The Move Planner – The Ultimate Guide for 2022

For a seasoned negotiator, a move planner is an indispensable tool. It’s basically your ace in the hole, your secret weapon during any type of negotiation!

For this article, we are going to tackle the move planner. Negotiators and procurement managers use the move planner at all times, so it’s only right to discuss more this interesting subject.

Once you’re done reading this article, you should have an idea of how to create your very own move planner!

The Move Planner Defined

The move planner is used to specify the details of conditional terms placed against each of the trade-offs created. It provides you with a list of proposals that are well thought of.

Each proposal needs to be specific, which gives the other party the chance to weigh, calculate, respond, and consider. Simply calculating for improved payment terms in return for a bigger order will not help. You need to be more specific about what is needed. If not, you can’t reasonably expect them to take the offer seriously or for them to respond to your offer. If it takes your company 60 days to give a 10% increase, then say so directly. 

Put the details on your move planner. It’s one of the many tools you can use to record your proposals before advancing towards discussions. These are conditions that you have thought through, calculated, and considered objectively during the day.

Editor's note:

Hi there! My name is Marijn Overvest, I'm the founder of Procurement Tactics.
Want to take your negotiation results to the next level?

The Sample Move Planner

“Last week, I was told that the delivery by week 12 would work for you. Now you’re telling me that week 8 is also important. Just how important is it?”

Understanding how others value things right now is critical. We’ve seen people negotiate for what they think they want, rather than negotiate for the things that they actually need. The questioning here should be aimed at qualifying what they need. This is pretty much how a procurement process actually work!

Just think of how a construction manager who insists on removing the scaffolding from the construction site at just a day’s notice. Since the manager thinks it’s of critical importance, the company in charge of manpower will be charging him a premium for the task. But doing so will get the job done. But once the builder is questioned, it’s revealed that his construction contract states that he has around a week to clear the site.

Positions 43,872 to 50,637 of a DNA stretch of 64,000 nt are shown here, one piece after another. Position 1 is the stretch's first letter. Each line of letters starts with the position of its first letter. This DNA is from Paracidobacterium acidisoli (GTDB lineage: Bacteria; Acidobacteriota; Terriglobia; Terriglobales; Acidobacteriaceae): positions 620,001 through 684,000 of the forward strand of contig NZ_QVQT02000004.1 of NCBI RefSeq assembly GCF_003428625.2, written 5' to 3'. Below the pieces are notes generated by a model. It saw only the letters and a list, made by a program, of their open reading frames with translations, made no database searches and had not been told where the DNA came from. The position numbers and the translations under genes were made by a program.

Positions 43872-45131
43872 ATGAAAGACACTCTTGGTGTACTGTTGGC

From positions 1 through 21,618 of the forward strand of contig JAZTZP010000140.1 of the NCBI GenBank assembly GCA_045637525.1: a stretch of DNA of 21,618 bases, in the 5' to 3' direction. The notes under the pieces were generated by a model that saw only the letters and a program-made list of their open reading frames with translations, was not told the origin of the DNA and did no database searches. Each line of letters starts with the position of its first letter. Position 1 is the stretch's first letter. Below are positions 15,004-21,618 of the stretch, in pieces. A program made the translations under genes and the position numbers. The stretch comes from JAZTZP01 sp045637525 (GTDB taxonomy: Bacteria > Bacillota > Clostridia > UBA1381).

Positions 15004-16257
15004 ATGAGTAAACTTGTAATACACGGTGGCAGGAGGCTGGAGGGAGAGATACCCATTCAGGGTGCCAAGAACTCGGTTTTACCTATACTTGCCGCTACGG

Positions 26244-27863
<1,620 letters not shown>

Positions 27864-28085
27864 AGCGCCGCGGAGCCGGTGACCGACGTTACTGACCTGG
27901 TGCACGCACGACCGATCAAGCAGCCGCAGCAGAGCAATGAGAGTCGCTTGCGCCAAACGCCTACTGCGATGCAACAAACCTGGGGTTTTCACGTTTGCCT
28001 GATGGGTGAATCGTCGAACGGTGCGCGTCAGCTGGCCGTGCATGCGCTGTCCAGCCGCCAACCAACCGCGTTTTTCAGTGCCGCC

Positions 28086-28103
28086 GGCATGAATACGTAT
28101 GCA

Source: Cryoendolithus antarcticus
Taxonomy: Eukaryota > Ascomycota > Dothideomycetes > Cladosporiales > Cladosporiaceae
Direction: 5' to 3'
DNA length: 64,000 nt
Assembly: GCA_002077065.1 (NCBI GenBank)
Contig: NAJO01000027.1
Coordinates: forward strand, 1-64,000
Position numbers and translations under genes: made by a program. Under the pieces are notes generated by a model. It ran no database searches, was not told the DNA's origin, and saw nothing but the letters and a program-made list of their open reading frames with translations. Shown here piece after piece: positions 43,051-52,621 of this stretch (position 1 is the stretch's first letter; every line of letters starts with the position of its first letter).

A seven-day’s notice would’ve saved him a 5% premium on the scaffold rental. From this example, one can see that most people think they want a better price, but it’s actually a better deal than they are truly after!

When considering a conditional proposal, try to avoid introducing more than three items at once. It can prove difficult for the other party to respond or calculate at once in a meaningful way. It also slows down any momentum created. If you factor in every conditional proposal prepared all at once, you are more likely to draw a delayed response from the other party for three reasons:

  • They find it incredibly difficult under pressure to calculate what it all means. Thus, they are more likely to pick off the terms they do like while ignoring the conditions attached to them.
  • They will have some ideas that you want to think about first before tabling your entire position.
  • They are left without the task of working out links or connections between each conditional proposal, which will probably confuse them even further.

The approach of gradually tabling your proposals and allowing the deal to build requires a lot of patience and a certain degree of comfort with the early ambiguity.

Before making any proposals check their priorities one last time. Priorities can change at the last minute, so always make sure that you update priorities when it needs changing.

To begin with, neither party will be looking at the whole deal and yet they may be asked to respond to a part of it. Remember, where there is complexity, you’ll need to park elements and return to them later after examining some of the other agendas first.

How it All Works

The move planner is used to specify the details of conditional terms placed against each of the trade-offs created. It provides you with a list of proposals that are well thought of.

Each proposal needs to be specific, which gives the other party the chance to weigh, calculate, respond, and consider. Simply calculating for improved payment terms in return for a bigger order will not help. You need to be more specific about what is needed. If not, you can’t reasonably expect them to take the offer seriously or for them to respond to your offer. If it takes your company 60 days to give a 10% increase, then say so directly. 

Put the details on your move planner. It’s one of the many tools you can use to record your proposals before advancing towards discussions. These are conditions that you have thought through, calculated, and considered objectively during the day.

FAQs

What is a move planner?

A move planner is a list of proposals that a negotiator can use during negotiations.

Why should you get a move planner?

A move planner not only gives you options during negotiations but also allows you to consider various options while thinking of a better counter-deal or offer.

Can the move planner be used during procurement?

Yes. Because a move planner is a list of proposals, it can be used while negotiating with a potential supplier.

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